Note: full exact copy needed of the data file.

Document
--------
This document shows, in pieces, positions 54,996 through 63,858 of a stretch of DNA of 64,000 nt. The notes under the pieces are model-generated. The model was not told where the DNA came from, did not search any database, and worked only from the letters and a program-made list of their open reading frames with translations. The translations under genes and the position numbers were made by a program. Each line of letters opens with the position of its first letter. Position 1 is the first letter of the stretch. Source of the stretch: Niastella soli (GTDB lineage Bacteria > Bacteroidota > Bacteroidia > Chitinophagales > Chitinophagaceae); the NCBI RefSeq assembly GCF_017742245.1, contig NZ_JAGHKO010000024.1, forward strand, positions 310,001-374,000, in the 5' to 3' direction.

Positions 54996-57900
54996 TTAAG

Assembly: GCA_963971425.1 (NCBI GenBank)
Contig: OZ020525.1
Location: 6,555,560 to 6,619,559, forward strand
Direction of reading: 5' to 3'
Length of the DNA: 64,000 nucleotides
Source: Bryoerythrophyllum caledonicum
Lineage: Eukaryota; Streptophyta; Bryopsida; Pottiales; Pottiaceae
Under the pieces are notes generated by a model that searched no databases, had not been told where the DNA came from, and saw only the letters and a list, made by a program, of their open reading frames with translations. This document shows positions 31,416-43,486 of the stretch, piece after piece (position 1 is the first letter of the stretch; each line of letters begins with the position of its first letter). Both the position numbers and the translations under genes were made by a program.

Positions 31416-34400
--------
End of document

This document shows, in pieces, positions 54,996 through 63,858 of a stretch of DNA of 64,000 nt. The notes under the pieces are model-generated. The model was not told where the DNA came from, did not search any database, and worked only from the letters and a program-made list of their open reading frames with translations. The translations under genes and the position numbers were made by a program. Each line of letters opens with the position of its first letter. Position 1 is the first letter of the stretch. Source of the stretch: Niastella soli (GTDB lineage Bacteria > Bacteroidota > Bacteroidia > Chitinophagales > Chitinophagaceae); the NCBI RefSeq assembly GCF_017742245.1, contig NZ_JAGHKO010000024.1, forward strand, positions 310,001-374,000, in the 5' to 3' direction.

Positions 54996-57900
54996 TTAAG

Assembly: GCA_963971425.1 (NCBI GenBank)
Contig: OZ020525.1
Location: 6,555,560 to 6,619,559, forward strand
Direction of reading: 5' to 3'
Length of the DNA: 64,000 nucleotides
Source: Bryoerythrophyllum caledonicum
Lineage: Eukaryota; Streptophyta; Bryopsida; Pottiales; Pottiaceae
Under the pieces are notes generated by a model that searched no databases, had not been told where the DNA came from, and saw only the letters and a list, made by a program, of their open reading frames with translations. This document shows positions 31,416-43,486 of the stretch, piece after piece (position 1 is the first letter of the stretch; each line of letters begins with the position of its first letter). Both the position numbers and the translations under genes were made by a program.

Positions 31416-34400